As caregivers, we spend a lot of our time ‘thinking of’ and ‘doing for’ our loved one(s). We have little time for ourselves. Shifting the focus back to us can feel selfish—even indulgent. Yet, self-care is critical in being a good caregiver. Taking time for yourself makes you more equipped for the challenges of caregiving, more confident in your abilities and better able to adapt and recover from the setbacks that caregiving creates. Taking time for yourself also helps you manage the stresses of caregiving.
How Stress Affects You
Stress affects both our physical and mental well-being and can lead to exhaustion, depression and resentment. It’s important to recognize the signs of stress so we can start to manage it sooner rather than later. Recognizing stress symptoms may be harder than you think. Caregivers are so used to being stressed, we often don't know we are stressed until we are at the breaking point. Common signs of stress include feelings of constant worry or anxiety, being easily agitated, feeling frustrated and/or moody, headaches, low energy, insomnia, stomach problems, forgetfulness, disorganization and inability to focus.
Six Ways to Manage Your Stress
Physical activity in any form is a great way to stay healthy and improve your mental well-being. Integrating physical activity into your daily life helps the release and uptake of endorphins in the brain. Even a 10-minute walk can increase your mental alertness, energy and positive mood.
Eating a well-balanced diet is an important factor in preventing caregiver stress. It’s easy to forget about your own diet when caring for a loved one. Avoiding processed foods and excess alcohol and eating whole grains, vegetables and fresh fruit can help reduce your risk of chronic disease and help regulate your energy level and mood.
Sleep matters. Poor sleep can affect memory, judgment and mood. Continual sleep deficiency can increase the risk of heart disease, high blood pressure, weight gain, stroke and diabetes. Maintaining a healthy nightly routine (such as allowing yourself some quiet time before bed, taking a warm shower, light stretching or mediation and turning off all electronics) can help ensure a better night’s sleep. In general, adults need 7 to 8 hours of sleep to function at our best.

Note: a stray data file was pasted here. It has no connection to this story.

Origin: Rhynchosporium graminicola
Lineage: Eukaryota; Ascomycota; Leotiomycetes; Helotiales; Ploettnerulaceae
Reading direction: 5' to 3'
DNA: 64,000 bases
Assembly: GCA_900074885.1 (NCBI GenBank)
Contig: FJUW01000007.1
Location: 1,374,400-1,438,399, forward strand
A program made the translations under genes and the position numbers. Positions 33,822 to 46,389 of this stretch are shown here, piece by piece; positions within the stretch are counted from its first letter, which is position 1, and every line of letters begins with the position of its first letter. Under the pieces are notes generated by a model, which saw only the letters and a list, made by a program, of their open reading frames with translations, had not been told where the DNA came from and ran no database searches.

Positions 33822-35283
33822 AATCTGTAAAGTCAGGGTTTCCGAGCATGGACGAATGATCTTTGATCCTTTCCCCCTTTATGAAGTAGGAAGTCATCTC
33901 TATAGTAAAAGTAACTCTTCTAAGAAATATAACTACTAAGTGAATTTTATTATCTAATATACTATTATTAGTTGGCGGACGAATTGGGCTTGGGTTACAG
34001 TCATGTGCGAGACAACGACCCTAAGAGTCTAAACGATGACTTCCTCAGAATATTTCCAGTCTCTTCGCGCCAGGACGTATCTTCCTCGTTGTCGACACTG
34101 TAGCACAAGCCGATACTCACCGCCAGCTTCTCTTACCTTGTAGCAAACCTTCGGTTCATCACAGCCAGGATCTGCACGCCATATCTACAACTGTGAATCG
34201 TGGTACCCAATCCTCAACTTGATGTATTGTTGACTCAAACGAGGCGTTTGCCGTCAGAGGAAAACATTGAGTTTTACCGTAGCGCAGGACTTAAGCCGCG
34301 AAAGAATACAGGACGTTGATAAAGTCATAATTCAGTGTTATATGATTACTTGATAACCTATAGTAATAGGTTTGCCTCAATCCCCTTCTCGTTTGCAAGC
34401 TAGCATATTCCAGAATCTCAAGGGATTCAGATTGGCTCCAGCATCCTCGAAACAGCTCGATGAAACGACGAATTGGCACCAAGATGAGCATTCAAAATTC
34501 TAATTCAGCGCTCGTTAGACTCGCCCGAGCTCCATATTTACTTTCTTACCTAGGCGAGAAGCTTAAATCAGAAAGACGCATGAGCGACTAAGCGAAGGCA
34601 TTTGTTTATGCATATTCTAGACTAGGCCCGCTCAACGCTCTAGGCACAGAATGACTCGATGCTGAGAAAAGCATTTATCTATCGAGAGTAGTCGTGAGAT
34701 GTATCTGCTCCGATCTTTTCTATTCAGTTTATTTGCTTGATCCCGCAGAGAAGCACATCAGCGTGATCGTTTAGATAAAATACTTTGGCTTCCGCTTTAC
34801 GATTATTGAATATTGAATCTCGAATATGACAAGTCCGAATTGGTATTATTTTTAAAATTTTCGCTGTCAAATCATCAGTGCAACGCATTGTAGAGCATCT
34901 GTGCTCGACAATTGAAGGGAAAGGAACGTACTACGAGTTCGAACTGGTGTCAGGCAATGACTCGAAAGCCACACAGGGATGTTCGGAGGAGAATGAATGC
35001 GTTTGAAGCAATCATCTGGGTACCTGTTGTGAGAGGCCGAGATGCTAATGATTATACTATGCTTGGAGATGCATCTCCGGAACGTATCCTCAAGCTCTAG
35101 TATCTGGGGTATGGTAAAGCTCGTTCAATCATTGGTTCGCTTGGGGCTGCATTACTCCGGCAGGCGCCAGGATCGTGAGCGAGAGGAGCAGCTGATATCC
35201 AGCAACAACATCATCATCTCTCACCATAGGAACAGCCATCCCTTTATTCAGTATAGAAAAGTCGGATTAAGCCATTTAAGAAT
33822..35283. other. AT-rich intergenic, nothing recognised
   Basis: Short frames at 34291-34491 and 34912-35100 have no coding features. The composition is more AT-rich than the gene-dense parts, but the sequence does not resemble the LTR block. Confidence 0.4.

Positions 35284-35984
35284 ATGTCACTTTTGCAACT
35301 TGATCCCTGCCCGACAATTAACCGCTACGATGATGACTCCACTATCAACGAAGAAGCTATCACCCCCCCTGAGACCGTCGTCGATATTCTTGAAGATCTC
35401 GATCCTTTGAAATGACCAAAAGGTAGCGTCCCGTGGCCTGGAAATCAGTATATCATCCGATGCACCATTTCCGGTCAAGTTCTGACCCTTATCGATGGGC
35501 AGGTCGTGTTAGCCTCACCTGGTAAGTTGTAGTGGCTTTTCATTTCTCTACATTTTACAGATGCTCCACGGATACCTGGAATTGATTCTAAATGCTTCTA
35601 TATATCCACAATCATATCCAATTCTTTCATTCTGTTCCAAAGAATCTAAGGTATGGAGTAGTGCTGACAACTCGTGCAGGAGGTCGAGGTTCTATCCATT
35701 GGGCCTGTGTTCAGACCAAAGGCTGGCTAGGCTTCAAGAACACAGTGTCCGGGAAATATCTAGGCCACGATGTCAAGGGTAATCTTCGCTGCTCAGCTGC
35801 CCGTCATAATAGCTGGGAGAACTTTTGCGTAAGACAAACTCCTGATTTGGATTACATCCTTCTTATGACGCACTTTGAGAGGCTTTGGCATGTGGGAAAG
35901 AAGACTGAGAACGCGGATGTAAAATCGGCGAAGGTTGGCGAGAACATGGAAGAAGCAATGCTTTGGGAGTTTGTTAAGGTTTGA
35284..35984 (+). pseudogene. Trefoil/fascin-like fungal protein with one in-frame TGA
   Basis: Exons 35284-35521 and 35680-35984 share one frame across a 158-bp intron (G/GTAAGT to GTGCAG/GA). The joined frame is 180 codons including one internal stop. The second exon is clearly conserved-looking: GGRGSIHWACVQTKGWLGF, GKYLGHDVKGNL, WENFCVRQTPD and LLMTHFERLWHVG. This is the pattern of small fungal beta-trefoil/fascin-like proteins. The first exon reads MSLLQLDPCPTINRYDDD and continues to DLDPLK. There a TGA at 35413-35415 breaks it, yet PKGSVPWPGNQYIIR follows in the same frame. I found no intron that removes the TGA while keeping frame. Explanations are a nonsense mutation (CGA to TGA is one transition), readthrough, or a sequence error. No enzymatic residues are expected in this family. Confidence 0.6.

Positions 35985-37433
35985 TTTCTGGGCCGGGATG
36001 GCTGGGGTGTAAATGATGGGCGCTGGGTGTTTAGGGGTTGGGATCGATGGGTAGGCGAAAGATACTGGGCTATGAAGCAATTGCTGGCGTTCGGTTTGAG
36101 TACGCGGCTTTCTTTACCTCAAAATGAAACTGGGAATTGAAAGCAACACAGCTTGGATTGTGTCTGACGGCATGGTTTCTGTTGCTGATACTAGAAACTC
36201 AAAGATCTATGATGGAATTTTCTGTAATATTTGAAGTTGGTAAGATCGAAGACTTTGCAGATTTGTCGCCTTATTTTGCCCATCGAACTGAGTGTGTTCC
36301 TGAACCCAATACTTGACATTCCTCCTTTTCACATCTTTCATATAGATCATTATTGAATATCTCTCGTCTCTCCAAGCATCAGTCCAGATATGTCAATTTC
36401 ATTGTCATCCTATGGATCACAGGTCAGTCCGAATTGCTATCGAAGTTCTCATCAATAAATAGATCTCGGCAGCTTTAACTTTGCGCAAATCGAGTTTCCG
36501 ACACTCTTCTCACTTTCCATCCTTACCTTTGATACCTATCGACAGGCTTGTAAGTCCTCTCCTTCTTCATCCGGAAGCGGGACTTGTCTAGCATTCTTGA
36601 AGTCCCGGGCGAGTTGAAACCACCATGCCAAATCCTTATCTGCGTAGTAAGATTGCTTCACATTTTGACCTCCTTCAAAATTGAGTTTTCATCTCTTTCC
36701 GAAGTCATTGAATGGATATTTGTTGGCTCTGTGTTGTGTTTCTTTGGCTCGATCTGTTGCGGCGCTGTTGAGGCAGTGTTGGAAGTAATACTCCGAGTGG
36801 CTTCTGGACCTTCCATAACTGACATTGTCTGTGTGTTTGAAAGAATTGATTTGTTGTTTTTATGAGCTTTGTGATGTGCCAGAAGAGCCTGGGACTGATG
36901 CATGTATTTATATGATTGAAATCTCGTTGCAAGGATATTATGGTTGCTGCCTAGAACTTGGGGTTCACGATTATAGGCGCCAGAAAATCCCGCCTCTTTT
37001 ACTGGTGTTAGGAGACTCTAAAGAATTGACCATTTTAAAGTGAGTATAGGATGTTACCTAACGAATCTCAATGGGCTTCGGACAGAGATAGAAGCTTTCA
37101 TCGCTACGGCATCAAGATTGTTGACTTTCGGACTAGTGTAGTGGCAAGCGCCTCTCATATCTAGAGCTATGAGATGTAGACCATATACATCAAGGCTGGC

Take time out. It can be incredibly hard to find time for yourself when you are caring for someone else, and even when you do, you are thinking about what you should be or could be doing instead. But spending time with yourself away from your caregiver responsibilities while doing something you enjoy is time well spent. Any amount of time you take for yourself is important. It helps you from being consumed by your caregiving duties and reminds you of who you are.
Be mindful. Mindfulness is a ‘moment to moment’ awareness of what’s going on with your thoughts, feelings, body and the world around you. It’s paying attention to what is happening now. And this changes your ability to transform non-productive negative thoughts into more productive positive thoughts. Practicing mindfulness on a daily basis can help reduce anxiety and improve your overall physical and mental well-being.
Stay connected with family and friends. Surrounding yourself with people you trust and respect and with whom you can share your needs, frustrations and sadness will help you feel connected. Joining a support group (either in-person or online) can help you feel less alone. Knowing that there are others who face the same sort of challenges and understand your concerns can be reassuring. Let’s face it, stress is part of a caregiver’s life. How you handle that stress is what matters. From my own experience, I learned that if you don’t take time to care for yourself, you won’t have the strength, the patience and the emotional reserves you need to care for someone else. Caregivers need to care for themselves; it’s not selfish!
Answer this riddle: What good self-care activity doesn’t require any special skill or equipment, doesn’t require payment or long-term contacts and has become the most popular form of physical activity in the US? If you said “walking,” you are right. And to help, UK Elder Care is bringing back Get Moving, a walking group for caregivers. Walking is a great way to fight caregiver stress, meet new friends and take a break from your normal routine. Your well-being should not only be a top priority for you; it’s also essential to those you are caring for!
Please join me Tuesday, September 10th and/or Wednesday, November 6th at 12:00 p.m. for a 30-minute walk and talk around campus. We’ll meet at the front entrance of the Hilary J. Boone Center at 500 Rose St.